My boss is always asking me to attribute what led to that sale, or what led to that increase in website traffic.

The same goes with sales enablement tools, like business apps for iPad, and how company reps are using the tool to generate more leads and revenue.

How they are being used is important, but so is the who, where, when and why they’re using that sales enablement tool. You’re looking for very specific information on each user.

Those kinds of marketing analytics can be determined from user profiles.

Why are building user profiles so important?

Think about when someone visits your company website. If that’s my website, I want a grasp on who this stranger is, how often they visit and what they do while visiting.

It’s a critical step in planning and strategizing. That’s why you have lead generating forms to capture that contact information.

Or think about all of the user profiles you manage personally.

Facebook, Twitter, LinkedIn, Google+, and essentially anything else you have to login to access. Each of these sites require you to fill in your information into several fields.

There are over 50 fields alone for your Facebook profile. Each field essentially is contact information about you.

Now think about trying to determine who out of about 100 reps is using a sales enablement tool, like an iPad sales application, in an ineffective way. Or who isn’t even using the tool at all.

A marketer managing this tool needs similar user profile information for each sales rep in order to achieve better marketing analytics reporting.

It’s all part of our jobs as marketers; we have to internally and externally be monitoring trends, filling in those data gaps and tailoring strategies.

Which fields are most critical to user profiles?

So we know having as much data on someone, either who is a customer, prospect, or sales rep out in the field, is critical for accurate marketing analytics reporting. Now which fields of information are the ones you can’t leave out?

Here are some key fields for user profiles that work for us tracking marketing analytics.

Name — You might think this goes without saying, but for some companies matching up a user’s name to their profile gets overlooked. For some companies they use ID numbers, like for logging into certain core business systems. They think it just makes sense to match up ID numbers across all systems. Sure that makes sense, until you have to keep looking up names that match those ID numbers. If anything when you pull reports to show teams, you can simply hide the name field so no one can identify other reps in the report.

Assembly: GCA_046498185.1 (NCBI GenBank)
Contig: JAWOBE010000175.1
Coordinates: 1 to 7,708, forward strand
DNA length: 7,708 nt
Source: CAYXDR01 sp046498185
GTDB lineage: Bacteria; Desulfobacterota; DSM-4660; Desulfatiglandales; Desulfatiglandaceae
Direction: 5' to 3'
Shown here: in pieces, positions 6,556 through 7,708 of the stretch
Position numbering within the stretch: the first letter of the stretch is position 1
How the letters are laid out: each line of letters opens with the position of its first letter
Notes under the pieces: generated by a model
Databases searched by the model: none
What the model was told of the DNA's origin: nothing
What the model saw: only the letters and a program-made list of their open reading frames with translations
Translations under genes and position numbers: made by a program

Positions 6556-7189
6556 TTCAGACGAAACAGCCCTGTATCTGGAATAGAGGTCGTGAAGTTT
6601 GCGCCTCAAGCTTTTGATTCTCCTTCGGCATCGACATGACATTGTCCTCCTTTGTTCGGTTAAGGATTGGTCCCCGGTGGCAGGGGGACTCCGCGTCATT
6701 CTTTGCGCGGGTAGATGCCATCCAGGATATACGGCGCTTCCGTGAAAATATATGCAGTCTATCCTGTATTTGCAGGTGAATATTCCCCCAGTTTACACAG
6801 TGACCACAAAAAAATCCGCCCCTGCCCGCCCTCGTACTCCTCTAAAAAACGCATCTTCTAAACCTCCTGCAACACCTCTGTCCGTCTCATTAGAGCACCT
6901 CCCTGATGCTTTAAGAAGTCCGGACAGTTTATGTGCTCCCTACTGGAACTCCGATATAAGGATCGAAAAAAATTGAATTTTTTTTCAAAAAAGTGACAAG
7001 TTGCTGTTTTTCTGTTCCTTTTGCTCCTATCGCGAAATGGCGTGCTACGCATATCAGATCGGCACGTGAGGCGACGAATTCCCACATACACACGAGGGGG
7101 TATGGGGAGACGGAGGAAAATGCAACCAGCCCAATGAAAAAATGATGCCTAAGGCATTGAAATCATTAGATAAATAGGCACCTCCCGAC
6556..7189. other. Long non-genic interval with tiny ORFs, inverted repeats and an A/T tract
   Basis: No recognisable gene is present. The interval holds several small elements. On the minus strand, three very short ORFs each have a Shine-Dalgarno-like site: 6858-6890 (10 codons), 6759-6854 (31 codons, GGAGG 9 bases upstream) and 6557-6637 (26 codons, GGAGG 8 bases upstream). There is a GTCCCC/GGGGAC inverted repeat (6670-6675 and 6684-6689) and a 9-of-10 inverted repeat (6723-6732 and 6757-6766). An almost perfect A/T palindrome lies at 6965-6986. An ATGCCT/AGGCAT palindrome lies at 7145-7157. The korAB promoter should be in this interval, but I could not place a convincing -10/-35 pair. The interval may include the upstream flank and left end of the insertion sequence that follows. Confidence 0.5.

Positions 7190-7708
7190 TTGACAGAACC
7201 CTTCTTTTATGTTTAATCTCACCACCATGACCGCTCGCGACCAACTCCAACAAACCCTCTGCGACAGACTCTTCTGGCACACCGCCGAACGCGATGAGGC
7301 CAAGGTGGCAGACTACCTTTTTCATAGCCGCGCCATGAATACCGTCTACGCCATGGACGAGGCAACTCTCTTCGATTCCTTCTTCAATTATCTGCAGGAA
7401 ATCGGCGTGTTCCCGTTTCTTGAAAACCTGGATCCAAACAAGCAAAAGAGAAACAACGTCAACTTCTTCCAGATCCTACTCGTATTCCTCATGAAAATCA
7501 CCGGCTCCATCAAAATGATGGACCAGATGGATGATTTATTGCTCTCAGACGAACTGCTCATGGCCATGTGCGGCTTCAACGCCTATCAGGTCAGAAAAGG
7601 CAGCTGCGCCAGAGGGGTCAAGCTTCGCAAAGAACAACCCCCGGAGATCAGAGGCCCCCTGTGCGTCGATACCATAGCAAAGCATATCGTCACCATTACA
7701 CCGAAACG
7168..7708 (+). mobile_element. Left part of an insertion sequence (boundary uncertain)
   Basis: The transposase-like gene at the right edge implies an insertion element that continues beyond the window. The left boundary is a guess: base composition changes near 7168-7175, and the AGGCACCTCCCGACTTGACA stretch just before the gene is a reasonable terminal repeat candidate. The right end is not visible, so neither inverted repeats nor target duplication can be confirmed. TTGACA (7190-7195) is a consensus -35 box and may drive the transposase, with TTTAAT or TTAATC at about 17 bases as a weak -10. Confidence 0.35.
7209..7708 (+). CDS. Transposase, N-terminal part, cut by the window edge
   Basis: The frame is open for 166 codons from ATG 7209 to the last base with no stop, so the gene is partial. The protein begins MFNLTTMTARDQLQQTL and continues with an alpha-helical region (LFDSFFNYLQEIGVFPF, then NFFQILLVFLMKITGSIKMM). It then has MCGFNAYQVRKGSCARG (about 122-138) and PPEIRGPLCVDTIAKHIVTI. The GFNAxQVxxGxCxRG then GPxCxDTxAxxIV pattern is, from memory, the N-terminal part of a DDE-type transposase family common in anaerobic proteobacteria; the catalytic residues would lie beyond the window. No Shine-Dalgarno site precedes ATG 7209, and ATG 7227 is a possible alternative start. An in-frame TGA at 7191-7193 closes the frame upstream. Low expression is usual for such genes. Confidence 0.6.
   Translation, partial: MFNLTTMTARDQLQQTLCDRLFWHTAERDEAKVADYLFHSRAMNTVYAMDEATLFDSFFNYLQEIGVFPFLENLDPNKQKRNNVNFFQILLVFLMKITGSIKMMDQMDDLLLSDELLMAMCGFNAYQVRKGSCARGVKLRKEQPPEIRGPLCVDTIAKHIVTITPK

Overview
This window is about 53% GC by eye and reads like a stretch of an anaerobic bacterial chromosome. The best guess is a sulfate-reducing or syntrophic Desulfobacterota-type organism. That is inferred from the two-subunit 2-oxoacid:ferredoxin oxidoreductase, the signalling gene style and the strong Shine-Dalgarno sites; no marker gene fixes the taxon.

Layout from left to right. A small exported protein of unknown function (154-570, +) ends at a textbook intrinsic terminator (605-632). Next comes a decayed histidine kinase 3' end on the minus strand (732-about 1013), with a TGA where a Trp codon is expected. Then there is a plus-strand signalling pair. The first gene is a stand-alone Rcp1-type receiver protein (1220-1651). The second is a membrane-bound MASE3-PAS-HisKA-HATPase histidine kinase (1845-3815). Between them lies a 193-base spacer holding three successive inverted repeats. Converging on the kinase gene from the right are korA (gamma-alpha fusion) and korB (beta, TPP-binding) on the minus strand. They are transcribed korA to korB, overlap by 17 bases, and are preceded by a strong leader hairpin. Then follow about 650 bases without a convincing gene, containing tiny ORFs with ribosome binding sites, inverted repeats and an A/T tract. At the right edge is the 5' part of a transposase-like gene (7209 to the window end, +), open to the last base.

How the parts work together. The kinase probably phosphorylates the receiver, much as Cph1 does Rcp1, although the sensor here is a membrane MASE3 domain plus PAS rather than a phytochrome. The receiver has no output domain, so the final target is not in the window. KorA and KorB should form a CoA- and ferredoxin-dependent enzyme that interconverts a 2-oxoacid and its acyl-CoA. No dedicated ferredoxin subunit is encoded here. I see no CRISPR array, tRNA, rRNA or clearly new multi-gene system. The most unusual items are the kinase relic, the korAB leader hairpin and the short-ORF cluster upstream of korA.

Position — And no, I’m not talking about sales vs. marketing vs. technical support vs. field support. Get down to a user’s exact position. Are they front line sales or support sales? Are they trade show reps or conference reps? You might not think it’s important when you roll out your sales enablement tool, but wait until your boss wants you to perform a deep dive report. The more in depth you can get about their role with the company, the better data you will get with your marketing analytics reports.

Department — To me, this is where you get into the sales vs. marketing vs. technical support vs. field support…but it’s not as simple as that. Again, you have to think deep when it comes to user profiles. Divisions or sectors are another great way to use this field. Rather than just identifying Jane Smith as marketing, go deeper into her assignment as product specific marketing specialist. The difference will simplify creating marketing analytics reports.

Region — If your reps have assigned territories, this would be an important field for sales enablement tool marketing analytics. Maybe there are pieces of collateral that are being sent more often in the Pacific Northwest than in the East Coast. By having regions or territories fields assigned in user profiles, you will have the data that could change how products are distributed for your company.

Company — Well they already work for the company, so why use a company field? This field is perfect for channel sales. Companies with large distribution channels many have hundreds of independently owned companies that sell their products. By labeling each rep with their correct company, you’ll be able to tell how collateral is being shared at the B2C level through your distributor rep’s user profile.

As you can tell, there are a lot of other user profile fields that make marketing analytics reporting of sales enablement tools simple. The more fields you have for filtering, the more finite your reporting can be.

If you have a field that your company uses, comment below and share it!

Photo Credit: Simon Bonaventure

Make Your Move with Business Mobility

By | B2B Sales, Business Mobility, Mobile Productivity Tools

My first car was a Ford Bronco. I still remember that incredible feeling of freedom I had when I first hit the 405 by myself. I merged onto the 5 and realized nothing could stop me. I could go anywhere. I could do anything. In a sense, my first car helped get me where I am today.

Where is that? Today I am privileged to help thousands of enterprise sales and marketing professionals experience that same feeling of freedom. Together, we are traveling the open road of an expanding movement: business mobility.

Mobility means different things to different people. In fitness, it’s about flexibility and range of motion. For disabled people mobility requires a wheelchair or accessible van. In business, mobility generally refers to the adoption of mobile technologies to improve business processes. But for everyone, mobility, as defined by Merriam-Webster is:

1. the ability or tendency to move from one position or situation to another usually a better one 2. ability to move quickly and easily

Who in sales and marketing wouldn’t want to move from “one situation to another usually a better one”? That is the promise business mobility holds. We haven’t even begun to tap the power of business mobility to advance our careers and boost bottom lines.